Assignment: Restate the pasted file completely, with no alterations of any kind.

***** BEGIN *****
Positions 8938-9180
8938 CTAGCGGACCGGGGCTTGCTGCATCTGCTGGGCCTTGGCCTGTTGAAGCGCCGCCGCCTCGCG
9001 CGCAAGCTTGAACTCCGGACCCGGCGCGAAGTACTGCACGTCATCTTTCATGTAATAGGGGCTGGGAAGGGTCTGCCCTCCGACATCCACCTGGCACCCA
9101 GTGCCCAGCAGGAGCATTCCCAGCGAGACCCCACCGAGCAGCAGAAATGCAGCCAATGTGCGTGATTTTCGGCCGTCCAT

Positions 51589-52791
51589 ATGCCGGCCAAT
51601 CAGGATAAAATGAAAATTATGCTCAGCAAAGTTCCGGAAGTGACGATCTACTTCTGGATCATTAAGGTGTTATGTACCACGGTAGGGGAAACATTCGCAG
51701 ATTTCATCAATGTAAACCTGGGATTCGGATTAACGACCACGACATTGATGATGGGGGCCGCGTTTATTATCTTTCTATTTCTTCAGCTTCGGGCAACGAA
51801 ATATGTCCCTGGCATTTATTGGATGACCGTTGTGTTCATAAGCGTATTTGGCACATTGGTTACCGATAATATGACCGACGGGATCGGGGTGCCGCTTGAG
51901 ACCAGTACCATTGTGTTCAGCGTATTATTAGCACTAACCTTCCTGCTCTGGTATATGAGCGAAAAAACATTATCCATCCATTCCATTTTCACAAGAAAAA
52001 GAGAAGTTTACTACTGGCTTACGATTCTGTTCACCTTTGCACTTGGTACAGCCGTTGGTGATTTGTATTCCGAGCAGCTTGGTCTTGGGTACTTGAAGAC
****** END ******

Positions 8938-9180
8938 CTAGCGGACCGGGGCTTGCTGCATCTGCTGGGCCTTGGCCTGTTGAAGCGCCGCCGCCTCGCG
9001 CGCAAGCTTGAACTCCGGACCCGGCGCGAAGTACTGCACGTCATCTTTCATGTAATAGGGGCTGGGAAGGGTCTGCCCTCCGACATCCACCTGGCACCCA
9101 GTGCCCAGCAGGAGCATTCCCAGCGAGACCCCACCGAGCAGCAGAAATGCAGCCAATGTGCGTGATTTTCGGCCGTCCAT

Positions 51589-52791
51589 ATGCCGGCCAAT
51601 CAGGATAAAATGAAAATTATGCTCAGCAAAGTTCCGGAAGTGACGATCTACTTCTGGATCATTAAGGTGTTATGTACCACGGTAGGGGAAACATTCGCAG
51701 ATTTCATCAATGTAAACCTGGGATTCGGATTAACGACCACGACATTGATGATGGGGGCCGCGTTTATTATCTTTCTATTTCTTCAGCTTCGGGCAACGAA
51801 ATATGTCCCTGGCATTTATTGGATGACCGTTGTGTTCATAAGCGTATTTGGCACATTGGTTACCGATAATATGACCGACGGGATCGGGGTGCCGCTTGAG
51901 ACCAGTACCATTGTGTTCAGCGTATTATTAGCACTAACCTTCCTGCTCTGGTATATGAGCGAAAAAACATTATCCATCCATTCCATTTTCACAAGAAAAA
52001 GAGAAGTTTACTACTGGCTTACGATTCTGTTCACCTTTGCACTTGGTACAGCCGTTGGTGATTTGTATTCCGAGCAGCTTGGTCTTGGGTACTTGAAGAC